Boston

Claire Beckett, American civilians playing the role of Iraqi village women drinking tea: Karen Davis as “Salihah Asad Hatim,” Verna Pouesi as “Amira Rough,” Randa Matgyo as “Kawthar Amid,” and Faye Ugapo as “Rim Duqaq Barakah,” Medina Wasl Village, National Training Center, Fort Irwin, CA, 2009, archival ink-jet print, 40 x 30".

Claire Beckett, American civilians playing the role of Iraqi village women drinking tea: Karen Davis as “Salihah Asad Hatim,” Verna Pouesi as “Amira Rough,” Randa Matgyo as “Kawthar Amid,” and Faye Ugapo as “Rim Duqaq Barakah,” Medina Wasl Village, National Training Center, Fort Irwin, CA, 2009, archival ink-jet print, 40 x 30".

Claire Beckett

Carroll and Sons Gallery

Claire Beckett, American civilians playing the role of Iraqi village women drinking tea: Karen Davis as “Salihah Asad Hatim,” Verna Pouesi as “Amira Rough,” Randa Matgyo as “Kawthar Amid,” and Faye Ugapo as “Rim Duqaq Barakah,” Medina Wasl Village, National Training Center, Fort Irwin, CA, 2009, archival ink-jet print, 40 x 30".

Claire Beckett’s crisp, large-format photographs of US soldiers preparing to deploy to Iraq and Afghanistan capture the complexity of the nation’s post-9/11 military operations in their intertwinement with imaging systems—photography and film/video—that are premised on a false sense of proximity. Granted security clearance to the National Training Center in Fort Irwin, California, Beckett spent more than three years documenting army personnel and civilian workers engaging in role-play exercises aimed at readying new soldiers for the populations and perils they would likely encounter once deployed to foreign territories. The scenarios and personas that Beckett photographed in the center’s artificially fabricated Middle East–style settlement in the Mojave Desert and environs are based on descriptions given by intelligence services, and by participants playing local citizenry or enemy combatants assuming various approximations of indigenous garb. Though these maneuvers are designed to familiarize American troops with local conditions and customs and with the gamut of attitudes toward US forces (thereby precluding the possibility that any eventuality be unexpected), the ellipses in the exhibition title “You are…” hint at an open-ended quality when it comes to the relationship between “us” and “them.”

Perhaps the most striking aspect of Beckett’s project is the way she has managed to capture—without disparaging or condescending to those participating in the war effort—the basic means by which the military engineers notions of otherness. All it takes for Private Kathleen Jones or civilian Joshua Osborne—both fair-skinned and blue-eyed—to become Sabirah Ni’mat Kalim of the dubiously titled Medina Wasl Village or an Iraqi civilian improbably named Wadi Al-Sahara is the addition of patterned head scarves. Yet, in these portraits, the address between sitter and photographer is so direct and uninflected that we, as viewers, cannot assume an ironic, cynical, or judgmental stance without feeling a twinge of guilt due to our own uninformed, mostly clichéd assumptions about the identity of the men and women in these photographs—uniformed and civilian alike. Beckett’s “action shots,” which simulate the habits and hazards of the war zone, operate in this double register as well. In one particularly arresting image, four African-American civilians displaying a mélange of sartorial codes (i.e, army fatigues, abayas, and Ray-Ban-style sunglasses) impersonate Iraqi village women drinking tea. If they appear as “outsiders” to the cultural realities of the Middle East, the viewer is positioned as a complete interloper, hovering outside the logic of military operations while reflecting on his or her own mediated mechanisms of identification with the individuals on the ground; the elevated, almost aerial perspective from which the photograph was taken only emphasizes the distance. In such subtle ways, Beckett underscores the impossibility of understanding other cultural identities in an unmediated form, while also carving out a space of empathy for the troops and the civilians involved in this war-game theater. As we probe whether a nondescript landscape, decorated with typical American deck and office chairs and a few hastily assembled props, prepares US soldiers to understand the importance of teahouses to Iraqi and Afghani social nexuses, we also confront the fact that so often our own understanding of peoples and cultures beyond our own is hardly any richer, limited as it is to discursive and visual representations.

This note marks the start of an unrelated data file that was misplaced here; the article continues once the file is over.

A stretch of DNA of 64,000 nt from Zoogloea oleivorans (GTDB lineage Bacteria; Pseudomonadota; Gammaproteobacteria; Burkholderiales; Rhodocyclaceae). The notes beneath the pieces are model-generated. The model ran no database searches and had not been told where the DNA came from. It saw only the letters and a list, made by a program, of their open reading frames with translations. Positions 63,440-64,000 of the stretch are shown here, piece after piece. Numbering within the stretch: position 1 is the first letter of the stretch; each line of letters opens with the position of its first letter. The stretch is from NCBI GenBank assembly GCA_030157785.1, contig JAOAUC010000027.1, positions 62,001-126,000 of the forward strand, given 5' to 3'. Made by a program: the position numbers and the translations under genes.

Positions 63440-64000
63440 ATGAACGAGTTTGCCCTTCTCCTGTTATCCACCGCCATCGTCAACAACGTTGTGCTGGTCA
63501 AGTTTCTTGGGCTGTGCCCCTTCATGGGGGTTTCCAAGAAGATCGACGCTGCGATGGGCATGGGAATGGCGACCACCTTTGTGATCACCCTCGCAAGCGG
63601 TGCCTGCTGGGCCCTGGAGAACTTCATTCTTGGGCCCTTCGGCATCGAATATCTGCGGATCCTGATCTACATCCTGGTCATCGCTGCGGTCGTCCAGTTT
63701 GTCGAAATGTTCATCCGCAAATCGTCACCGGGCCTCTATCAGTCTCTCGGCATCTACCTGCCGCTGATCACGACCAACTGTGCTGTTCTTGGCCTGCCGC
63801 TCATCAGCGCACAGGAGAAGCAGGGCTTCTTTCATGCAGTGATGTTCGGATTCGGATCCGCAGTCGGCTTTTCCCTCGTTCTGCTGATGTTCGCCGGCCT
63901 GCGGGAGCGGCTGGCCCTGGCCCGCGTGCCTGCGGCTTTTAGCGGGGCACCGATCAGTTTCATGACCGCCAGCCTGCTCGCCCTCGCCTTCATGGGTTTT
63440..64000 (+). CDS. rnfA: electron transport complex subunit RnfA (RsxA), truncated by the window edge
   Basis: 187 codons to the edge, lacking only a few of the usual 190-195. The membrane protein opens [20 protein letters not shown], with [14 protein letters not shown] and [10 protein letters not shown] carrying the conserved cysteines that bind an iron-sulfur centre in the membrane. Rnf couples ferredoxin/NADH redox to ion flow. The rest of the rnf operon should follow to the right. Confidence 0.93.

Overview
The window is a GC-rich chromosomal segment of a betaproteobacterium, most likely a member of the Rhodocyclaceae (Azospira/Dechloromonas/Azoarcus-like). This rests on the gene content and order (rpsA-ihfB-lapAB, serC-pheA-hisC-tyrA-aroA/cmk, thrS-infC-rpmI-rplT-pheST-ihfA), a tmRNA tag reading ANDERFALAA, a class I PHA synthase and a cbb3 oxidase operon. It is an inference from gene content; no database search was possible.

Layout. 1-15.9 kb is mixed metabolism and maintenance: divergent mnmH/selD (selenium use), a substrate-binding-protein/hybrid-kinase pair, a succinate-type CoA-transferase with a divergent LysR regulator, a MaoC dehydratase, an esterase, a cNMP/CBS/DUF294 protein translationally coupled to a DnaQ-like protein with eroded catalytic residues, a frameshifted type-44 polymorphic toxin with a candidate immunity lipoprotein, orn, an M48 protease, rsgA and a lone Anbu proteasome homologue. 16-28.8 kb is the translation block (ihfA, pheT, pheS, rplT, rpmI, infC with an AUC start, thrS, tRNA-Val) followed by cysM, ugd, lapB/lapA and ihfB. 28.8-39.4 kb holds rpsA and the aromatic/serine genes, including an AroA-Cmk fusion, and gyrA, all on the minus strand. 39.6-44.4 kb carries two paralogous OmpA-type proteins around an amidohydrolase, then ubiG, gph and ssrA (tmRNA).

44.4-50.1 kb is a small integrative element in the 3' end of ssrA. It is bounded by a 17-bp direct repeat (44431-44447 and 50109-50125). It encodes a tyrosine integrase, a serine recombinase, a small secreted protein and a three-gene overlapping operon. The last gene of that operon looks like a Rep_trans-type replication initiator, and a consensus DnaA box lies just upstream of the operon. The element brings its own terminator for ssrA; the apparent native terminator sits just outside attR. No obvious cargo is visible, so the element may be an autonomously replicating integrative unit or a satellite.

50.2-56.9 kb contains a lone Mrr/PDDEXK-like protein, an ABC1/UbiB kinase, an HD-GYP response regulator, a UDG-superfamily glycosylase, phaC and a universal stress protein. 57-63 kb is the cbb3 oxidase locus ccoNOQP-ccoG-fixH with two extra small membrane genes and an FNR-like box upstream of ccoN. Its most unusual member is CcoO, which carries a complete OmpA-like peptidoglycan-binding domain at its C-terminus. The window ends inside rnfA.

Presumably the military’s counterinsurgency efforts are significantly more elaborate than the few activities we witness, through Beckett, being rehearsed at Fort Irwin. But there is an intriguing resonance between Medina Jabal Town—a contrived desert encampment made entirely of shipping containers—and the back lots of Hollywood, located only a few hours to the south, in Los Angeles. Analogies can only too easily be drawn between the military-industrial complex and the film industry. Not only do both spheres rely on commercialized image systems and the staging of reality, but they share as well an impulse to construct and diffuse specific representations of identity in ways that inevitably escape their own control, ultimately producing unstable signifiers.

Nuit Banai